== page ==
Participation in an exercise-based cardiac rehabilitation program and functional improvement of heart failure patients with preserved versus reduced left ventricular systolic function

Robert Klempfner, Boaz Tzur, Avi Sabbag, Amira Nahshon, Nelly Gang, Ilan Hay, Tamir Kamerman, Hanoch Hod, Ilan Goldenberg, David Rott

Research output: Contribution to journalArticlepeer-review

Abstract

Background: About half of all patients with heart failure are diagnosed with heart failure preserved ejection fraction (HFpEF). Until now, studies have failed to show that medical treatment improves the prognosis of patients with HFpEF. Objectives: To evaluate changes in exercise capacity of patients with HFpEF compared to those with heart failure with reduced ejection fraction (HFrEF) following an exercise training program. Methods: Patient data was retrieved from a multi-center registry of patients with heart failure who participated in a cardiac rehabilitation program. Patients underwent exercise testing and an echocardiogram prior to entering the program and were retested 6 months later. Results: Of 216 heart failure patients enrolled in the program, 170 were diagnosed with HFrEF and 46 (21%) with HFpEF. Patients with HFpEF had lower baseline exercise 6 capacity compared to those with HFrEF. Participating in a month exercise program resulted in significant and similar improvement in exercise performance of both HFpEF and HFrEF (1.45 patients: an absolute metabolic equivalent (MET) change 1.1 in the HFpEF group, P = 0.3). METs in HFrEF patients vs. Conclusions: An exercise training program resulted in similar improvement of exercise capacity in both HFpEF and HFrEF patients. An individualized, yet similarly structured, cardiac rehabilitation program may serve both heart failure groups, providing safety and efficacy.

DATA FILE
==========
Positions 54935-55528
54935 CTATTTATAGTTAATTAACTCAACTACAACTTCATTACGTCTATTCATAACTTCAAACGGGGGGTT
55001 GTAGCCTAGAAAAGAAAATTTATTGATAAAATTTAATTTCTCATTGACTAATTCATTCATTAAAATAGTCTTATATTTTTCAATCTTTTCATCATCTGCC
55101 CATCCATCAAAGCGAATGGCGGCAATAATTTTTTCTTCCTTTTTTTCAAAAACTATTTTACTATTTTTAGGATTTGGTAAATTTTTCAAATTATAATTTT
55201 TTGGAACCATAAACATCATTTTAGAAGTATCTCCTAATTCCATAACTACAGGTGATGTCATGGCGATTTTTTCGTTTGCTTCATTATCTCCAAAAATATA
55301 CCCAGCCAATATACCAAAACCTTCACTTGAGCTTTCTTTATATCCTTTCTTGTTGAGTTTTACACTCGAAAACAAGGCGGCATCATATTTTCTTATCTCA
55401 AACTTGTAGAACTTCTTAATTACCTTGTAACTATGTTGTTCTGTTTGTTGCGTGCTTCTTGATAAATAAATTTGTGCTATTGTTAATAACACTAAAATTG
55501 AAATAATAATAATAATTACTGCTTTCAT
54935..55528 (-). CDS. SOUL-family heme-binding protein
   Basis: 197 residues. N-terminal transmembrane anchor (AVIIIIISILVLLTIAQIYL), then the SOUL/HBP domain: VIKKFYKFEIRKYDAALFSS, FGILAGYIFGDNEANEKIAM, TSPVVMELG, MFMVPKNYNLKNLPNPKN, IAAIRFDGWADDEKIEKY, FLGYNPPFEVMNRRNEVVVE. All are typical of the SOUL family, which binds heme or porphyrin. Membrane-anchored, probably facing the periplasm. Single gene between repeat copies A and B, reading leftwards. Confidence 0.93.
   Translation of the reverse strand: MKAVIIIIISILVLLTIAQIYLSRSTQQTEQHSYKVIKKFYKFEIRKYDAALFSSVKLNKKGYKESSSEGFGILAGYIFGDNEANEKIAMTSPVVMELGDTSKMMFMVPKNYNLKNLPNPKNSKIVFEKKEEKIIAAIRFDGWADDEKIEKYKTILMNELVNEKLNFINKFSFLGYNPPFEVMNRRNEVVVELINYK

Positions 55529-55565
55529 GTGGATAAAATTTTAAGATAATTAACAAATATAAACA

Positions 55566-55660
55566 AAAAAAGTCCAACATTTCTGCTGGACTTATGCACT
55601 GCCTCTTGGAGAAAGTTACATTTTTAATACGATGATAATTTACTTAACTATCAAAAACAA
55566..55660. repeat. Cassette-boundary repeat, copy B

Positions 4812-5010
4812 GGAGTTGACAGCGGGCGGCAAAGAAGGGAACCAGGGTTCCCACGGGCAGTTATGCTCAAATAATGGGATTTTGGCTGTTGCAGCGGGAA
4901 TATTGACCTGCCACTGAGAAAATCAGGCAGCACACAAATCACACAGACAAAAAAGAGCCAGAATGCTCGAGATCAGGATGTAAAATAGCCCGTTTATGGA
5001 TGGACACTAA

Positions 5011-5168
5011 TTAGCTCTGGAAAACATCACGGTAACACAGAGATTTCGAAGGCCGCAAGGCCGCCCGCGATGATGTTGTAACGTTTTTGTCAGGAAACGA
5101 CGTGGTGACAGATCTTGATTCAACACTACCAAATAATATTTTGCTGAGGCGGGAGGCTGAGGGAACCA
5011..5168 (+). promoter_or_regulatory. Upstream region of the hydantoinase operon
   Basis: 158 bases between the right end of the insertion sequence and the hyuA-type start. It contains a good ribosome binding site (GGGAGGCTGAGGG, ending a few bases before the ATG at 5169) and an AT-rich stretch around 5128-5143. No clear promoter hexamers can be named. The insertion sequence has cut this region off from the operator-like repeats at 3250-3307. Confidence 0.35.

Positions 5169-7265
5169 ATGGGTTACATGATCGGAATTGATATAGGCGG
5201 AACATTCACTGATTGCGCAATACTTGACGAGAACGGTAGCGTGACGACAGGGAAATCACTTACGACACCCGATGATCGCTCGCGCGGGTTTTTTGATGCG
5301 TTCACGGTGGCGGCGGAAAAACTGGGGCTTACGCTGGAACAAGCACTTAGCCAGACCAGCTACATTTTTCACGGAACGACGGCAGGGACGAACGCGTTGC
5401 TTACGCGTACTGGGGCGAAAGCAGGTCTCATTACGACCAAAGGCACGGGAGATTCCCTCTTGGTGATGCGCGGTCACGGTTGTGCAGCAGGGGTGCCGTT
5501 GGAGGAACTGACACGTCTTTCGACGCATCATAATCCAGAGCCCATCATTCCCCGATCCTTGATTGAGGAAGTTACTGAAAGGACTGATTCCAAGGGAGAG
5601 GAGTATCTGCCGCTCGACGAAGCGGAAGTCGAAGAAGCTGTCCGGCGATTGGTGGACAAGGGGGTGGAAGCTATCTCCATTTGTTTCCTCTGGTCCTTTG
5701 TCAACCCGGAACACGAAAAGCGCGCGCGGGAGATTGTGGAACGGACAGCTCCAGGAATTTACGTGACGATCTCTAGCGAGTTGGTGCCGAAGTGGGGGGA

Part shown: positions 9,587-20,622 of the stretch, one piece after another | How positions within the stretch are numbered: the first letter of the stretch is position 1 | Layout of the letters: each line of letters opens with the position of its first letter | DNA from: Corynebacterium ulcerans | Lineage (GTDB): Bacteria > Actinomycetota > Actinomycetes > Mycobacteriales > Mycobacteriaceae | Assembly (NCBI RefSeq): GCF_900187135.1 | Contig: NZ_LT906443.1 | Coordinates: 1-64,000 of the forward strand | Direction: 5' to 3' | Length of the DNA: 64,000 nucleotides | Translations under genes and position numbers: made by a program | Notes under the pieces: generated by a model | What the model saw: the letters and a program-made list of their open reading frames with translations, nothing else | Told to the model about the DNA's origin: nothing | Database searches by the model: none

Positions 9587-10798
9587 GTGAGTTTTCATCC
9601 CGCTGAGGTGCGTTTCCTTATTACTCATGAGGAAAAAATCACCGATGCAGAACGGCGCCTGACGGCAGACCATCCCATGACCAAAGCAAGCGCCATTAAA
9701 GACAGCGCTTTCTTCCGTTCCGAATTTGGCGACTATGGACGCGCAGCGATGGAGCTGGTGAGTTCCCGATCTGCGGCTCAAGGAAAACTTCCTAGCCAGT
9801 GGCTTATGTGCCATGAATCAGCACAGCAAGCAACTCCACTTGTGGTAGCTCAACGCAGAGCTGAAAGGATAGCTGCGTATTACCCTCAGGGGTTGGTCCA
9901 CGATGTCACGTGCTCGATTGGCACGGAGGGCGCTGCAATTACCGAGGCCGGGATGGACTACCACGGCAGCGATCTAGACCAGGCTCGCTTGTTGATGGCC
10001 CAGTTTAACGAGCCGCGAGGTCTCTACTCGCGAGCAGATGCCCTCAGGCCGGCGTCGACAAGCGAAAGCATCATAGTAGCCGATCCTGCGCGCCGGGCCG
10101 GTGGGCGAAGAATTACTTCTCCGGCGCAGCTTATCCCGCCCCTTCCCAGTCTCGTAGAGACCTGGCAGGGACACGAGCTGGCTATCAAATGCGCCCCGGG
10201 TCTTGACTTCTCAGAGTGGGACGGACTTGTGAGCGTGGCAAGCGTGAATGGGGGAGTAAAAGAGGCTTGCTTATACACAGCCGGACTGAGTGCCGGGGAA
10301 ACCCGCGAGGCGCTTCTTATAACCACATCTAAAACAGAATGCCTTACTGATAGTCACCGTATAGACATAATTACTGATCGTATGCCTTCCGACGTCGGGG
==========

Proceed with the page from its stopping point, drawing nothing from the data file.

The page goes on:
Original languageEnglish
Pages (from-to)358-362
Number of pages5
JournalIsrael Medical Association Journal
Volume20
Issue number6
StatePublished - Jun 2018

Keywords

  • Cardiac rehabilitation
  • Exercise capacity exercise training
  • Heart failure
  • Preserved systolic function

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